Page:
Napoleon Chagnon’s “Noble Savages” is a sprawling book that explores his complicated relationship with the Yanomamo Indians of Venezuela, as well as his war with anthropology. Author of one of the best-selling anthropology texts of all time, “Yanomamo: The Fierce People” (1968), Chagnon was later vilified by activists, journalists and anthropologists for exploiting the Yanomamo. This occasionally unwieldy yet engaging memoir is his attempt to explain his work to a lay audience while also putting to rest those accusations, which effectively blacklisted him in the field of anthropology.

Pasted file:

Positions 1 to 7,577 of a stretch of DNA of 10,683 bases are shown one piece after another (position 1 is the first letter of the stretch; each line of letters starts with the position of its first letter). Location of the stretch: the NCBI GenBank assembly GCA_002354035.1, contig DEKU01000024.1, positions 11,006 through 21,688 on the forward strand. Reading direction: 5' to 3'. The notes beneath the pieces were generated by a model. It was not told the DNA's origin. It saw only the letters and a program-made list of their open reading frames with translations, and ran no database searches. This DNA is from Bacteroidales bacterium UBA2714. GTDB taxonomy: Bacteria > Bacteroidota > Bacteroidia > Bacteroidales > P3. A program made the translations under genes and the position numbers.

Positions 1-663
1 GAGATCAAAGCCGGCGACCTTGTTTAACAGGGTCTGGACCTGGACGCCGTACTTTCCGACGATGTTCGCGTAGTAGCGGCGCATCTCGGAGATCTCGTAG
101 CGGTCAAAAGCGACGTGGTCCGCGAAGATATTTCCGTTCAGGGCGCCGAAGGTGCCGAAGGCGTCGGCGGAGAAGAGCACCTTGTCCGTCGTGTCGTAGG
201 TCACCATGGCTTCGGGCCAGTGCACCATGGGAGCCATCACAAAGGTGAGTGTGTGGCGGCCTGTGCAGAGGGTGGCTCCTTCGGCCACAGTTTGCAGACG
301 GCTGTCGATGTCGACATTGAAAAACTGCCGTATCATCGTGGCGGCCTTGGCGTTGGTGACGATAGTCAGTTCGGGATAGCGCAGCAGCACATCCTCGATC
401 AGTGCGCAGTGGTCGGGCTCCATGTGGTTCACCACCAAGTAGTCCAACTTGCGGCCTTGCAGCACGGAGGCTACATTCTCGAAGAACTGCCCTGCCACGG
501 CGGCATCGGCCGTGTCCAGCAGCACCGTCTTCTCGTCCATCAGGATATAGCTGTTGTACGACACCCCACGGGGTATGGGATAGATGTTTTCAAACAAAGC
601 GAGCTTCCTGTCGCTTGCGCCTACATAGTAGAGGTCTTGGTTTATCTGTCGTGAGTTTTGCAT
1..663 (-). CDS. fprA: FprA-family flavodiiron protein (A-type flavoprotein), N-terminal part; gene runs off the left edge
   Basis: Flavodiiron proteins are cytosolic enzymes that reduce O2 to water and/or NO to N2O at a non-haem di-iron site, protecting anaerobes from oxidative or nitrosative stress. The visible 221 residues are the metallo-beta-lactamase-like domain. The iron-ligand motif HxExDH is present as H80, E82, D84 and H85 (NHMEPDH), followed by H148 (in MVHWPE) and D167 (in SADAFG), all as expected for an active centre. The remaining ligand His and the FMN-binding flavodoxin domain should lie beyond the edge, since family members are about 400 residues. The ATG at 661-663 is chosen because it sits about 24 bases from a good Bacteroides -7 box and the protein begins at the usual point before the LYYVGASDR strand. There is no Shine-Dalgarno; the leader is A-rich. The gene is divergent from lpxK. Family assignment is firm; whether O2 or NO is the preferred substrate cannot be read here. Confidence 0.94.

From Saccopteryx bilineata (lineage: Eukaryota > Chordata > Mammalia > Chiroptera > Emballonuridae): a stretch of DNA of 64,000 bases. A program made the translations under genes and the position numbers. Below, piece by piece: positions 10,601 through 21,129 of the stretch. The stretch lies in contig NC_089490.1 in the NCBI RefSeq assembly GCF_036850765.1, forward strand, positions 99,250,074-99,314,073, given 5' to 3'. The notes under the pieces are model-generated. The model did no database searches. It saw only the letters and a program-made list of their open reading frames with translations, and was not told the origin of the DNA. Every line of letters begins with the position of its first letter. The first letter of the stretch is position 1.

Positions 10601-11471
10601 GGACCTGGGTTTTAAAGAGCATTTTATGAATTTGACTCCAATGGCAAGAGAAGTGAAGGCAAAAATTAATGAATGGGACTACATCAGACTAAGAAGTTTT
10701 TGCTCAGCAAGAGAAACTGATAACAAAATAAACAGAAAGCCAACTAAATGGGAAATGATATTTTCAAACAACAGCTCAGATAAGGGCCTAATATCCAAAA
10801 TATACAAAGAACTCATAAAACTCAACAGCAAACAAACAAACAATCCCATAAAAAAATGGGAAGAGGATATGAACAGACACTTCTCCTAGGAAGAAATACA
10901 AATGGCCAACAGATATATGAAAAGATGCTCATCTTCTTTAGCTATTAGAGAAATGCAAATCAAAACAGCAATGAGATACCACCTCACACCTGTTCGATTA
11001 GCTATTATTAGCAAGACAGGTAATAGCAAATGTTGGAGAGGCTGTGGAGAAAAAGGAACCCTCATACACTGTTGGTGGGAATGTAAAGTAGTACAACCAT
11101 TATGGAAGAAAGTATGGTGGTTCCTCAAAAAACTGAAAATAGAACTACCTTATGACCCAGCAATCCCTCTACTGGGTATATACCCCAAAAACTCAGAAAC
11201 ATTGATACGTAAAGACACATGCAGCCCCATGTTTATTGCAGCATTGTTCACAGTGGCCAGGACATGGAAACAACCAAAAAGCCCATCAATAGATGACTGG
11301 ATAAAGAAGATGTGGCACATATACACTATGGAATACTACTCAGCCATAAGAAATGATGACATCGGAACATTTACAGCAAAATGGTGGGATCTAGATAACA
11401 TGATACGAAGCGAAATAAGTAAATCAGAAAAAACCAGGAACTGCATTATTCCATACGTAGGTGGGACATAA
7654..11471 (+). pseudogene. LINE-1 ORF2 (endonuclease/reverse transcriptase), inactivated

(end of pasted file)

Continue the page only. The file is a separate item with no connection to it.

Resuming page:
When Chagnon first met the Yanomamo Indians, their arrows drawn, they were a group of “burly, naked, sweaty, hideous men nervously staring us down,” their lips distended from chewing huge chunks of tobacco. “Strands of dark green snot dripped or hung from their nostrils . . . drizzled from their chins down to their pectoral muscles,” a side effect of the Yanomamo’s tendency to blow hallucinogens up their noses. To Chagnon, the Yanomamo offered the chance to study a population seemingly unsullied by contact with the Western world, although by the time he arrived in 1964, missionaries and Catholic priests had already begun making inroads. Nevertheless, he found these Indians to be sufficiently unacculturated for his studies. He writes that “this was the last chance for an anthropologist to observe this fascinating social and political transition that terminated with the development of the political state and ‘civilization.’ ”